A thoroughly entertaining tale with a brutal but commendable protagonist.


A U.S. soldier employs his Special Forces skill set to rescue his younger sister from kidnappers in Dimodica’s (Vile Means, 2016, etc.) thriller.

Izzy Soto Finley’s scheduled trip in 2006 to South America for her senior thesis (about the Dirty War in Argentina in the 1970s and ’80s) has caught the attention of some dangerous people. Unnamed military officers in Chile, with ties to the Empresa, a criminal enterprise, want to take down the Chilean president, Michelle Bachelet; she recently spoke at a memorial for diplomat Orlando Letelier, who was assassinated 30 years ago. Izzy’s mother, Constanza Soto, who once worked for Letelier, was at the memorial, too. Izzy is in Santiago, Chile, with her roommate Sandy, just as the Empresa is expanding their operations there. When Izzy makes a request to speak to the president about her paper, the criminal organization orders men to abduct the two young women. Fortunately, Izzy’s half brother is Cal Lozen, a Special Forces officer who was trained as a tracker by his father. With help from David Shields, a former Green Beret now with the Defense Intelligence Agency in Santiago, Cal questions various people about the girls’ whereabouts—using the occasional household tool, such as a mallet, as backup. Soon Empresa members come gunning for Cal. Dimodica’s novel keeps things moving with unwavering momentum. It offers breezy exposition, as in one man’s interview regarding the Empresa’s origins—a series of short, intermittent scenes that pay off with plenty of info. There are scenes of violence, primarily against villains, but moments of torture, once they get more physical than psychological, are only implied. The often serious plot is alleviated at times by wry humor; for example, David, after getting an update on Cal’s progress, asks, without a hint of sarcasm, “Is the body count increasing?” But suspense prevails as it turns out that the involvement of other agencies, such as the CIA and FBI, may not be helpful for Cal; at another point, Izzy’s parents are threatened after they contact the media.

A thoroughly entertaining tale with a brutal but commendable protagonist.

Pub Date: Feb. 27, 2017

ISBN: 978-1-5424-1809-6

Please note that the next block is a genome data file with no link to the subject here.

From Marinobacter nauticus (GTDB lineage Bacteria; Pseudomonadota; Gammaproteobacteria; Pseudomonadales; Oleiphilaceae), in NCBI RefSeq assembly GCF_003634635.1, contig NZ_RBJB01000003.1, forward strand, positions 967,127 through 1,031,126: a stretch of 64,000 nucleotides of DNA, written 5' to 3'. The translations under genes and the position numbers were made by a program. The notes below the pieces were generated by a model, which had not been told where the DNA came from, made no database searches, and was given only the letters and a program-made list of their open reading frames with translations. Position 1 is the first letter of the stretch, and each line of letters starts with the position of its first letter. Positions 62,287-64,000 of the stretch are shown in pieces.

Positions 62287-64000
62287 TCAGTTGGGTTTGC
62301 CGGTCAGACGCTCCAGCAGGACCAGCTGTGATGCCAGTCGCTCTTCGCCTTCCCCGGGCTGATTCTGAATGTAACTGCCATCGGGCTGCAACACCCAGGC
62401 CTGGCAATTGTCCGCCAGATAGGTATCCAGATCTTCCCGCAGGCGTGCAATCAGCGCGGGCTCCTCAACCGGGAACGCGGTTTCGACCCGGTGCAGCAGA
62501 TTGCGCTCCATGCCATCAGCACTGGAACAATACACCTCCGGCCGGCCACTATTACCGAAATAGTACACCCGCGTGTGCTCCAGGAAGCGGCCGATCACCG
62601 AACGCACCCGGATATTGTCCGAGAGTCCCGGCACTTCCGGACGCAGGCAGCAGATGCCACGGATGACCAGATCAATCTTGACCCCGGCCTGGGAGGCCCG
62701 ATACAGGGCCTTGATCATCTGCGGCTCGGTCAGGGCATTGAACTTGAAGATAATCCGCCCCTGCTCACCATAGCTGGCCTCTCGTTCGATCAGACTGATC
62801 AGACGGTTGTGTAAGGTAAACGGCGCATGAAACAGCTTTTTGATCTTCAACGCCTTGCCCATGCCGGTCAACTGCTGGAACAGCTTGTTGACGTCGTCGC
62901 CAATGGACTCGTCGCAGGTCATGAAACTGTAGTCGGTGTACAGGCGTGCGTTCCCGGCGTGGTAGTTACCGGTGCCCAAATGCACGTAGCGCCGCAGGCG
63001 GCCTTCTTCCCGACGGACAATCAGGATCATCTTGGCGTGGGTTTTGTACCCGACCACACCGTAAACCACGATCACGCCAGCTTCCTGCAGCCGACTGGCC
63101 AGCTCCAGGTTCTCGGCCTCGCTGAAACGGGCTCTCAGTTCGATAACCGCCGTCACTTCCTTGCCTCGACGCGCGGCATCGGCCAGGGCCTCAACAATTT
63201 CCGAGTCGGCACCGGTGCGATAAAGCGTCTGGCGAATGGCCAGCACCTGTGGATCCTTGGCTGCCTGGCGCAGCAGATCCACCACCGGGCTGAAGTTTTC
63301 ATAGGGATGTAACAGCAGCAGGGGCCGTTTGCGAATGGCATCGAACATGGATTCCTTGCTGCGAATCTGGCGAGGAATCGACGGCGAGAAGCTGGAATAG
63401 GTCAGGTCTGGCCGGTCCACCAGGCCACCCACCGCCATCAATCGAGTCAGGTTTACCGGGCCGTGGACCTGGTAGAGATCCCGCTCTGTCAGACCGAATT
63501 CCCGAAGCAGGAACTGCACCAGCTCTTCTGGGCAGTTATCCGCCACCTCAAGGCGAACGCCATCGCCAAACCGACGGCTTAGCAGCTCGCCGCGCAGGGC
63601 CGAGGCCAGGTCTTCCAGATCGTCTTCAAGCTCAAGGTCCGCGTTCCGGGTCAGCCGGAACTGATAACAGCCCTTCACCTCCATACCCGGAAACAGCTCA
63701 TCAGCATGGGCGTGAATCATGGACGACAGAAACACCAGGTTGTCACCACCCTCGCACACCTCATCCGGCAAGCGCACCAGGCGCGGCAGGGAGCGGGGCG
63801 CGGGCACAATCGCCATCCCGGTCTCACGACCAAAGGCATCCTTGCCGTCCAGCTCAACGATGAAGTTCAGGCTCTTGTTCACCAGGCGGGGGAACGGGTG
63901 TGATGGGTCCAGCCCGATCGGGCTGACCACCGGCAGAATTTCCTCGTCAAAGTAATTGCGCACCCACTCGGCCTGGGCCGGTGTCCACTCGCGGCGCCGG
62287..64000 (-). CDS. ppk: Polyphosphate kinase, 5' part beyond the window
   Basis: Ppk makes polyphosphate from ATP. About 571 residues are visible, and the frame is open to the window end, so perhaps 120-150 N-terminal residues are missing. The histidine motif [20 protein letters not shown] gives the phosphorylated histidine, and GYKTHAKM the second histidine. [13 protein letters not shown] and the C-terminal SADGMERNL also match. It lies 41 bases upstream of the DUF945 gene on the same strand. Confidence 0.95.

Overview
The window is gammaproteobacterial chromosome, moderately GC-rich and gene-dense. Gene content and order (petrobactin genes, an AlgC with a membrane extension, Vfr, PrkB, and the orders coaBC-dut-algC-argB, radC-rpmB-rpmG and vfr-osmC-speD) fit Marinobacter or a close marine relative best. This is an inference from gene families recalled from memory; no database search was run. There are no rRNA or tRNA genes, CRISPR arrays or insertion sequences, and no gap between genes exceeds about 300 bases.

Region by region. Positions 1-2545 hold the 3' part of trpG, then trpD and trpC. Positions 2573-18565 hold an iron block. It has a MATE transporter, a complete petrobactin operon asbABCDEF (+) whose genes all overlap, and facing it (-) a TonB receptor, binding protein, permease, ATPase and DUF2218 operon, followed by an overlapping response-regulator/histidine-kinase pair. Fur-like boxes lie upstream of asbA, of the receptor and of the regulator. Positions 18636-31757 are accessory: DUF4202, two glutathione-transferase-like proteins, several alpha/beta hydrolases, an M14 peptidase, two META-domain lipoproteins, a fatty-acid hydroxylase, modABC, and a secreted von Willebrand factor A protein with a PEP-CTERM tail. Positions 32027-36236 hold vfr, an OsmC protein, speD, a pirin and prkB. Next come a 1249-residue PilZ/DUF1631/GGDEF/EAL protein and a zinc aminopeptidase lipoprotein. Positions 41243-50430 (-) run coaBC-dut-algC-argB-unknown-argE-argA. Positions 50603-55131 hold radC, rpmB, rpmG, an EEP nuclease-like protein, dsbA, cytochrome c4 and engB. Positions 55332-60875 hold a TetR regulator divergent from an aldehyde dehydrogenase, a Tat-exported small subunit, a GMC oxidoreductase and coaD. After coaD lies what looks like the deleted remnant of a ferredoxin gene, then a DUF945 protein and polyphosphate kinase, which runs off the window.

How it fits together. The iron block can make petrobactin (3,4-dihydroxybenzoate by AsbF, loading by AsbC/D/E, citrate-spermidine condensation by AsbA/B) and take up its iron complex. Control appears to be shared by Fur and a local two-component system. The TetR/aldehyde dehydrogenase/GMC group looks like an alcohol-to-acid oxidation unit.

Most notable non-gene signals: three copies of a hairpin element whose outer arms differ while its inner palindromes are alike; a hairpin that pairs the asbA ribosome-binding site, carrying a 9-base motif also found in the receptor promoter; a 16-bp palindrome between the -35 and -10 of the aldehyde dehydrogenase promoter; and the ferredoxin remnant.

Page Count: 422

Publisher: CreateSpace

Review Posted Online: May 1, 2017

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A tasty, if not always tasteful, tale of supernatural mayhem that fans of King and Crichton alike will enjoy.

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Are we not men? We are—well, ask Bigfoot, as Brooks does in this delightful yarn, following on his bestseller World War Z (2006).

A zombie apocalypse is one thing. A volcanic eruption is quite another, for, as the journalist who does a framing voice-over narration for Brooks’ latest puts it, when Mount Rainier popped its cork, “it was the psychological aspect, the hyperbole-fueled hysteria that had ended up killing the most people.” Maybe, but the sasquatches whom the volcano displaced contributed to the statistics, too, if only out of self-defense. Brooks places the epicenter of the Bigfoot war in a high-tech hideaway populated by the kind of people you might find in a Jurassic Park franchise: the schmo who doesn’t know how to do much of anything but tries anyway, the well-intentioned bleeding heart, the know-it-all intellectual who turns out to know the wrong things, the immigrant with a tough backstory and an instinct for survival. Indeed, the novel does double duty as a survival manual, packed full of good advice—for instance, try not to get wounded, for “injury turns you from a giver to a taker. Taking up our resources, our time to care for you.” Brooks presents a case for making room for Bigfoot in the world while peppering his narrative with timely social criticism about bad behavior on the human side of the conflict: The explosion of Rainier might have been better forecast had the president not slashed the budget of the U.S. Geological Survey, leading to “immediate suspension of the National Volcano Early Warning System,” and there’s always someone around looking to monetize the natural disaster and the sasquatch-y onslaught that follows. Brooks is a pro at building suspense even if it plays out in some rather spectacularly yucky episodes, one involving a short spear that takes its name from “the sucking sound of pulling it out of the dead man’s heart and lungs.” Grossness aside, it puts you right there on the scene.